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11/02/2020
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WorkScoop

Give your city a bit of lovin'

Everyone who lives in a city has some form of a connection with it. Maybe it's apathy, maybe it's a deep and unbreakable bond. But cities want to be loved, former Palo Alto, California, CIO Jonathan Reichental writes in his first column for StateScoop. And people who love their cities are more likely to invest in them, participate in improving them, and engage in all matters of progress, he writes, offering six ways to spread the love. Read more from Dr. Reichental


A Message From AWS Educate

With over 1,500 institutions and hundreds of thousands of students who use AWS Educate, we wanted to take you on a trip around the world and highlight how students are learning and innovating with the cloud. Learn more.


Iran probed states' election sites, US says

Suspected Iranian hackers have probed the election-related websites of 10 states and, in one case, accessed voter registration data, federal personnel told election security officials on Friday, CyberScoop's Sean Lyngaas reports. Officials said the hackers attempted to exploit those sites to snatch voter data, and succeeded at compromising one state's database. CISA and the FBI have issued multiple advisories that Iran is one of a handful of countries behind malicious cyber activity aimed at disrupting tomorrow's election. Read more on CyberScoop.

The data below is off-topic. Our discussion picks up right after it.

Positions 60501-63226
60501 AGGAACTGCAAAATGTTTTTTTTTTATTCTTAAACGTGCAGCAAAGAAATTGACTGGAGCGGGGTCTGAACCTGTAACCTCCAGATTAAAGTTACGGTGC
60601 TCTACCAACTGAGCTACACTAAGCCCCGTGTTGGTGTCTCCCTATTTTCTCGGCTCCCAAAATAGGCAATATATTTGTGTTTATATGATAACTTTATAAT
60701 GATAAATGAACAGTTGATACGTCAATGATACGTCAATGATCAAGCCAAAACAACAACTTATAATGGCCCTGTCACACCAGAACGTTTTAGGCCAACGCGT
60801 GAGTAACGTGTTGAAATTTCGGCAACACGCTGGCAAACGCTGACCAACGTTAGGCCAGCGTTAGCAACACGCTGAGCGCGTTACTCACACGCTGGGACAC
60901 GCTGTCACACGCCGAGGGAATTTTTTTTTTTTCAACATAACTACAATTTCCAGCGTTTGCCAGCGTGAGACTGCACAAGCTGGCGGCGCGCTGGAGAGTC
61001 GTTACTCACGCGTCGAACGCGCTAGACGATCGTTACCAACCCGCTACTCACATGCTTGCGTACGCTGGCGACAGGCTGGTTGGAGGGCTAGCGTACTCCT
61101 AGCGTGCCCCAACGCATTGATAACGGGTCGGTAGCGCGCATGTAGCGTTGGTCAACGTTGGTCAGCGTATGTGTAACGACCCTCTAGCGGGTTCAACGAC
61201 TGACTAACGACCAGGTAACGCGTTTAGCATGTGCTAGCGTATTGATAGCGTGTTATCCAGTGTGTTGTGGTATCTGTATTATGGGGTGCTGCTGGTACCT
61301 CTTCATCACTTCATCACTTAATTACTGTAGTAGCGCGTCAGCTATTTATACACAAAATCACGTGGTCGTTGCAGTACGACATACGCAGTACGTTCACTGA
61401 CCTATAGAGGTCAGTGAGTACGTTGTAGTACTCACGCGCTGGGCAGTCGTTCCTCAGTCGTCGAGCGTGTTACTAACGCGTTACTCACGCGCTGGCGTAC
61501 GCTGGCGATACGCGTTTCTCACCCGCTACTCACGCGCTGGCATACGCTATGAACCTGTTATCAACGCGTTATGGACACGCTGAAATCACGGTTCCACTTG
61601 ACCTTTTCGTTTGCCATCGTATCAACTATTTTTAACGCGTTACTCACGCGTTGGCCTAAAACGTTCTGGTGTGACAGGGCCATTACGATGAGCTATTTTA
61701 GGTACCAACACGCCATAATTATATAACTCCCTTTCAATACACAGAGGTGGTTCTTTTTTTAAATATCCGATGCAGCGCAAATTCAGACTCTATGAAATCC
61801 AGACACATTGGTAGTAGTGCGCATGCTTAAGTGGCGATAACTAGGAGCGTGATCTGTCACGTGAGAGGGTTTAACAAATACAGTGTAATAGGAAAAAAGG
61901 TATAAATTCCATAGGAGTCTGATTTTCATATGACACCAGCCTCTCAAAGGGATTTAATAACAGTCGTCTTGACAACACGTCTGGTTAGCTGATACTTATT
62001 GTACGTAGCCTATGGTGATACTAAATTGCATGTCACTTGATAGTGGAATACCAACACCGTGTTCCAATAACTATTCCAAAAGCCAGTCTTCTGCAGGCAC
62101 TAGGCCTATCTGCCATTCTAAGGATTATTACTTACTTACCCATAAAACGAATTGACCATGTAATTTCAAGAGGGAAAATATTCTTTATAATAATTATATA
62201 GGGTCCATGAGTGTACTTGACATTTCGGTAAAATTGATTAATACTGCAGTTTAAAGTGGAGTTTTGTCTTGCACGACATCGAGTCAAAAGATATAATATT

CISOs have been keeping busy

We just marked National Cybersecurity Awareness Month in October. But it’s not like the bad guys are taking the other 11 months off. In 2020, the attack surface that state governments need to defend has exploded, thanks to widespread telework policies and increased malicious activity from ransomware actors and other adversaries trying to take advantage of a global pandemic. In the second episode of the StateScoop 50 podcast series, Technology Editor Benjamin Freed talks to the winners of this year’s Cybersecurity Leader of the Year awards about how they've met these challenges. Listen to the podcast.


Ransomware feasts on Florida public sector

Publicly disclosed ransomware attacks against entities in Florida spanning more than three years overwhelmingly targeted the public sector, according to a report published last week by researchers at the University of South Florida. Of 18 incidents the report examined, 14, or 78%, involve a local-government victim. The list of targets includes cities, towns, counties, school districts and a county elections office.   Benjamin Freed has more.


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